Comac Keeps Faith in ARJ21 Despite Slow Progress

Aviation International News » January 2013
Now more than a decade in the making, the Comac ARJ21 won’t likely see revenue service until well into 2014.
Now more than a decade in the making, the Comac ARJ21 won’t likely see revenue service until well into 2014.
January 1, 2013, 12:15 AM

If nothing else, China’s Comac has shown considerable persistence in its pursuit of certification for the ARJ21-700 regional jet, now more than a decade into development and at least a year-and-a-half away from entry into service.

The ARJ21-700 development prototype, B-992L, flew every day during the Airshow China exhibition held in Zhuhai (November 13 to 18), where Comac claimed a bright future for a program whose maiden flight dates back to Nov. 28, 2008.

Comac announced that during recent flight-testing the ARJ21 prototypes demonstrated stall characteristics compliant with specification, marking the successful conclusion of one of the most challenging aspects of the flight-test campaign. In September Comac completed emergency evacuation tests and passed a joint review by China’s CAAC and the U.S. FAA, and, in June, flight-test crew performed engine splash water tests. Three months earlier one of four operable airframes flew to Urumchi for icing tests to complete the second step in type certification trials. It completed the first phase on February 26, when the engine nacelle passed anti-ice tests.

China’s Ministry of Industry and Information Technology completed its critical review of the ARJ21-700 in December 2008, formally allowing the program to enter its flight-test and certification phase. It took until August 2011 to successfully complete flutter flight-testing, and in June that year an airframe built for bench testing passed “whole aircraft pitch (2.5g) load static tests.”

Comac describes the ARJ21 as “a new turbofan-powered regional jet with exclusive intellectual property rights owned by China.” It designed the baseline version to carry 90 passengers in standard configuration and 78 passengers in mixed-class, five-seat-abreast configuration. Powered by a pair of General Electric CF34-10 turbofans, it cruises at Mach 0.78 and at a maximum altitude of 39,000 feet. At a maximum takeoff weight of 40,500 kg (89,287 pounds), the standard version can fly 1,200 nm, and the extended-range version up to 2,000 nm.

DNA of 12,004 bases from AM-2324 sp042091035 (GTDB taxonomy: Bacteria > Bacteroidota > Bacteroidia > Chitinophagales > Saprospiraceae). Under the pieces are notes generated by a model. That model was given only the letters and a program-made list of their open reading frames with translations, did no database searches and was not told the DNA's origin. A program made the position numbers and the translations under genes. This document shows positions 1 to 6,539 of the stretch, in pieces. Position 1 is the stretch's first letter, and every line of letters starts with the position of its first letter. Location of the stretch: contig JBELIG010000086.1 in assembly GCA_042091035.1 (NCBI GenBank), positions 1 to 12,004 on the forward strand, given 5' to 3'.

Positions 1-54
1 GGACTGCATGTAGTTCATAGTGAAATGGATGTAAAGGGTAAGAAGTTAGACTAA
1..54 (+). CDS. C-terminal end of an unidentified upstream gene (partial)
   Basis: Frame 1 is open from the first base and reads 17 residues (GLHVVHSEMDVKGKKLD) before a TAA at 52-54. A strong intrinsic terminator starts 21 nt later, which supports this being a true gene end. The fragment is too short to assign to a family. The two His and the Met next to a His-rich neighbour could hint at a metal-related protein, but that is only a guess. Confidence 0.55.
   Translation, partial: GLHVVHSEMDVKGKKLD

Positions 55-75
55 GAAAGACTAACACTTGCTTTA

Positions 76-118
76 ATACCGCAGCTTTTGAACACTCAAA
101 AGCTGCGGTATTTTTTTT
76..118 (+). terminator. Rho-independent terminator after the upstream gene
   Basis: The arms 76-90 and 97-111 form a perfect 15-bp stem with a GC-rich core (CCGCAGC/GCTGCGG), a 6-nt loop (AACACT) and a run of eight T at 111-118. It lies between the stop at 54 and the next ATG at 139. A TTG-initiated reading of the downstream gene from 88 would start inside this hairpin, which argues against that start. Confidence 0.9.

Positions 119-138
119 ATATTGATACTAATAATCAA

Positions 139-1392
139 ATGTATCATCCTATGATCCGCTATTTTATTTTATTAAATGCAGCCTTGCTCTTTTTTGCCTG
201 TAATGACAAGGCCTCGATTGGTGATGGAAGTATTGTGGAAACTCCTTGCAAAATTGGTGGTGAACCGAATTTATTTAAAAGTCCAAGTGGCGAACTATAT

At the company’s press conference on Airshow China’s opening day, Comac vice general manager Luo Ronghuai acknowledged that type certification could take another “one or two years” to complete. Comac presented its message to journalists in a freshly released 2012 market forecast for the next 20 years. “The development of new airports in the next 10 years, many in the smaller and medium-sized cities, will encourage the use of regional aircraft,” it said. “Comac’s new 90-seat ARJ21 program will be the right size for developing these routes, as well as providing off-peak frequencies on routes currently served by larger jets.”

The forecast predicts that Chinese airlines, including operators in Hong Kong and Macau, will take delivery of 678 regional jets by 2031, as well as 3,405 single-aisle jets and 868 twin-aisle jets. “Regional jets are now an established element of the [global] airline industry, although the share of the regional jets will drop to 13 percent [from almost 19 percent] of the total fleet,” it notes. “Deliveries of 3,819 new regional jets are forecast over the 20-year period, of which 80 percent (3,062) are expected to be in the 90-seat size, which includes the ARJ-21.”

The ARJ21 enjoys a large anchor market: China’s mainland domestic routes connect 170 cities. They already form the world’s second largest domestic market, accounting for 19 percent of all domestic air traffic (the U.S. accounts for 28 percent). The Chinese market continues to grow rapidly; most recent statistics show an 11.5-percent year-over-year increase in traffic. Comac’s forecast gives the combined strength of Chinese fleets at 1,839 aircraft as of early last year. In 2011 China’s GDP grew by 9.2 percent year-over-year, significantly higher than other major regions of the world. Traffic projections suggested that more than 300 million passengers would fly domestically in China last year.

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